Continuous security validation (CSV) provides assurance that security controls are operating as expected. Because existing security compliance frameworks do not reference CSV, organizations miss its unique advantages in their compliance work. To address this gap, CSV-related language is proposed here by Edward Amoroso of TAG Cyber and Chris Kennedy of AttackIQ to augment the NIST Special Publication 800-53 Rev 5.
Cyber risk management frameworks have a significant influence on protection decisions in the enterprise. Such frameworks, such as the NIST 800-53, help organizations define how cyber security controls should be applied in practice. What they cannot do, however, is show organizations how to deploy and operate the actual systems that implement these controls. To do this properly, security teams must truly understand their business.
Unfortunately, many teams do not understand their business well enough to deploy controls with comprehensive coverage. In fact, this may be the toughest challenge in enterprise security today – namely, the connecting of security systems to the correct business functions to protect the right assets. Enterprise security is thus a complicated task, and requires the best available support mechanisms to optimize information risk management.
An additional consideration is that security is often presumed to be continuous. A firewall, for example, is expected to work post-deployment with no gaps. This is partially true for controls like scanning, but not true for periodic validation controls such as testing or simulation. These are typically not done continuously, which can reduce their effectiveness, especially given the rapidly changing operating dynamics of modern enterprise.
To address these challenges, most organizations have two teams: One focused on compliance and on security. In the worst case, these teams work separately with little coordination. In the best case, the compliance provides a check on the operational security ecosystem. In all cases, the control checking should be continuous – but nearly all modern compliance programs include only periodic tasks, sometimes with annual gaps in coverage.
It is imperative that security teams close such gaps with mechanisms that complement control checking by compliance teams, and which can validate that security operations functions are working as expected. A new mechanism known as continuous security validation (CSV) provides precisely this support. Designed to address the weaknesses of point-in-time security, CSV is a new branch of cyber security with great promise.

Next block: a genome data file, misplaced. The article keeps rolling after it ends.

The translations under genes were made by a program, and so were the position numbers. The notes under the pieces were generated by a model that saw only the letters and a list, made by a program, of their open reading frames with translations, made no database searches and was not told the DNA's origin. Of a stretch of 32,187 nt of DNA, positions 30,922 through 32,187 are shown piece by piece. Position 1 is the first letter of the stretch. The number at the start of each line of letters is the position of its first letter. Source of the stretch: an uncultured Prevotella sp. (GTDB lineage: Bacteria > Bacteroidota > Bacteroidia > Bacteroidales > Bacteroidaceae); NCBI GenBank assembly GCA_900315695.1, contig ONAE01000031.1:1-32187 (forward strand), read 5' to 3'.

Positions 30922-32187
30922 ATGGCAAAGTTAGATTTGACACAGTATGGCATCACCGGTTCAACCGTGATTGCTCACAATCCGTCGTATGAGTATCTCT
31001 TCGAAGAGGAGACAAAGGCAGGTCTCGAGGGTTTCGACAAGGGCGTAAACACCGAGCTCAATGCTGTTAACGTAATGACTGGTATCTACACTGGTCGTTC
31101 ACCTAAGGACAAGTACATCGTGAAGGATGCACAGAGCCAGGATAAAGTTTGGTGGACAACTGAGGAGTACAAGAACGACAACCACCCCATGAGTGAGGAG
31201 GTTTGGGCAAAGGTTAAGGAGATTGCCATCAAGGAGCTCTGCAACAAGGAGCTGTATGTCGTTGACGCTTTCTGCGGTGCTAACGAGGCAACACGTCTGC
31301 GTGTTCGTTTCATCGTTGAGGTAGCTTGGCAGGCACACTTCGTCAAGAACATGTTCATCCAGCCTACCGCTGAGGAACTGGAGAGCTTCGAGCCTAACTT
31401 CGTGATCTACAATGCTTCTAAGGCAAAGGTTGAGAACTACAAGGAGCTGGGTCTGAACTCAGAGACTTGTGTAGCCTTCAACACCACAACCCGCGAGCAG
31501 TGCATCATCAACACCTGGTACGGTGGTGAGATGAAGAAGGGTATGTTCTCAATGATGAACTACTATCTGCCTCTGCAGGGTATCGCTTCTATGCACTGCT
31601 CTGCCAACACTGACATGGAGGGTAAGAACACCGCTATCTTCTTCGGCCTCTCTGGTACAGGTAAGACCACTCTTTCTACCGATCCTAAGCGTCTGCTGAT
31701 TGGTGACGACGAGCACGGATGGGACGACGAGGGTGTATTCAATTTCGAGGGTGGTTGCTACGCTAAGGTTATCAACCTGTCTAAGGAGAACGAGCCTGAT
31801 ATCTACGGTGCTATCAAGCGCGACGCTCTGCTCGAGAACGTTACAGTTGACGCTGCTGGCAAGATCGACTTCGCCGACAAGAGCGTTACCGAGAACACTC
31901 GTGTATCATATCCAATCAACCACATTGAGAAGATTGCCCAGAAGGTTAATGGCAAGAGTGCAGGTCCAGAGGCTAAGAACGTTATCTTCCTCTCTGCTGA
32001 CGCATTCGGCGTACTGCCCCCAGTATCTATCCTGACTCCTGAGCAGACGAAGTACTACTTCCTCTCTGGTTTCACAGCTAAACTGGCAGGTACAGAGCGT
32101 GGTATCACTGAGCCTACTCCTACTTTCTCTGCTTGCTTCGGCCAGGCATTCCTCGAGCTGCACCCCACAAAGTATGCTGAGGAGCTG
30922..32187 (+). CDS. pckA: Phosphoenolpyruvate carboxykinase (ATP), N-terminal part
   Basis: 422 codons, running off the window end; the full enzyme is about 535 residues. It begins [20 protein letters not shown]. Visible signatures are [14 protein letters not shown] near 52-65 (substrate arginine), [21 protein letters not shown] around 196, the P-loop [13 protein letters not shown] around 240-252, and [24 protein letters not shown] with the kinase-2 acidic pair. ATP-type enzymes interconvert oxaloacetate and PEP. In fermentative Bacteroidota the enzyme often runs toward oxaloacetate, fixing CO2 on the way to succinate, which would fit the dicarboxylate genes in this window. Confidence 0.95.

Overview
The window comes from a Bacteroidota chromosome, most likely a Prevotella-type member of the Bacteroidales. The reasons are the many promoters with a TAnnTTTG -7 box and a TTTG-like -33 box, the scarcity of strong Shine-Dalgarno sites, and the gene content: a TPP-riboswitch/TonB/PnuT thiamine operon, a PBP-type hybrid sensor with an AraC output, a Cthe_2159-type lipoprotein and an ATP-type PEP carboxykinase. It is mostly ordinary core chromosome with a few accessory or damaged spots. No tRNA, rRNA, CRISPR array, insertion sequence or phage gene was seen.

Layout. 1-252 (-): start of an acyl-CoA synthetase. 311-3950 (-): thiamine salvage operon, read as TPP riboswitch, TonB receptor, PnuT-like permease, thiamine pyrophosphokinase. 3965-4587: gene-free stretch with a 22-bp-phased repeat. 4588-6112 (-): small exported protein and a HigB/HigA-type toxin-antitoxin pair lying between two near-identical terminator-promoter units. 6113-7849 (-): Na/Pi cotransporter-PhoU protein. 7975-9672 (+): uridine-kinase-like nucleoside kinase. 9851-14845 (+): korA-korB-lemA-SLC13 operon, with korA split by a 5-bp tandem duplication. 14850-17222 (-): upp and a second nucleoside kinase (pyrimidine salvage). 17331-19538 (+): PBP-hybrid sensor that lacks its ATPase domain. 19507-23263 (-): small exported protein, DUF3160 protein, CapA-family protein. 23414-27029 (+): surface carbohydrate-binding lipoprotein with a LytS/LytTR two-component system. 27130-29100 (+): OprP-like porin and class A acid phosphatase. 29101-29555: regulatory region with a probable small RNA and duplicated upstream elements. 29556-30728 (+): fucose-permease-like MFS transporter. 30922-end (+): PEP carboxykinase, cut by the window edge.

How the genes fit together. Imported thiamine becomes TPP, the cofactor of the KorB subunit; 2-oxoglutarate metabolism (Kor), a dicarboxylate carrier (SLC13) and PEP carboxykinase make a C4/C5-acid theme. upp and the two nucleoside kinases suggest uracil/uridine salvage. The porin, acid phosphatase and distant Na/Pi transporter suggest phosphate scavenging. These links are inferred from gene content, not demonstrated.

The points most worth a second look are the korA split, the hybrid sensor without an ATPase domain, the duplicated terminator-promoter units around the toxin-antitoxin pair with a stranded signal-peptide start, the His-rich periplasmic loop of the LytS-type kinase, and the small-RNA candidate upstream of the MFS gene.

CSV ensures that enterprise security organizations do not assume operating risk through relaxation of preventive security functions. Using on-going monitoring, teams can ensure that controls are being properly facilitated by security operations. The greatest advantage of CSV is that security teams will know quickly if the effectiveness of a given security control has failed, and this can help throughout all relevant lifecycles, including the SDLC.
In this note, we recommend adding CSV requirements to security frameworks, and NIST 800-53, in particular. Such improvement is intended to help bridge the control validation gap between security and compliance teams through more common review goals, and through improved assurance that security mechanisms are working properly. We include language consistent with the NIST approach so that cut-and-paste enhancement is possible.
Continuous Security Validation Overview
Implementation of CSV requires a platform that continually simulates, tests, and validates security functions in the enterprise. This is best done in the context of an adversarial threat model (the MITRE ATT&ACK Framework is representative). The enterprise benefits from such on-going assessment with respect to a known, relevant attack model. This results in an improved understanding of which security techniques are most relevant to the organization.
In contrast to CSV, point-in-time approaches include maturity assessments, independent audits, penetration tests, bug bounty programs, and functional testing. While these are important, they exhibit the core weakness that any instantaneous validation test would exhibit. That is, once any test has been completed, it validates a given property at that time and limited only to the scope of the test. Subsequent changes might easily invalidate the test.
CSV addresses this weakness by reducing the interval between simulations. If implemented well, attack emulations (on-premise, across virtual clouds, and over multi-clouds) can provide assurance about control correctness (or incorrectness). Once CSV has been integrated into the enterprise, its results can be combined with risk governance, operational change management, software lifecycles, and other enterprise business processes.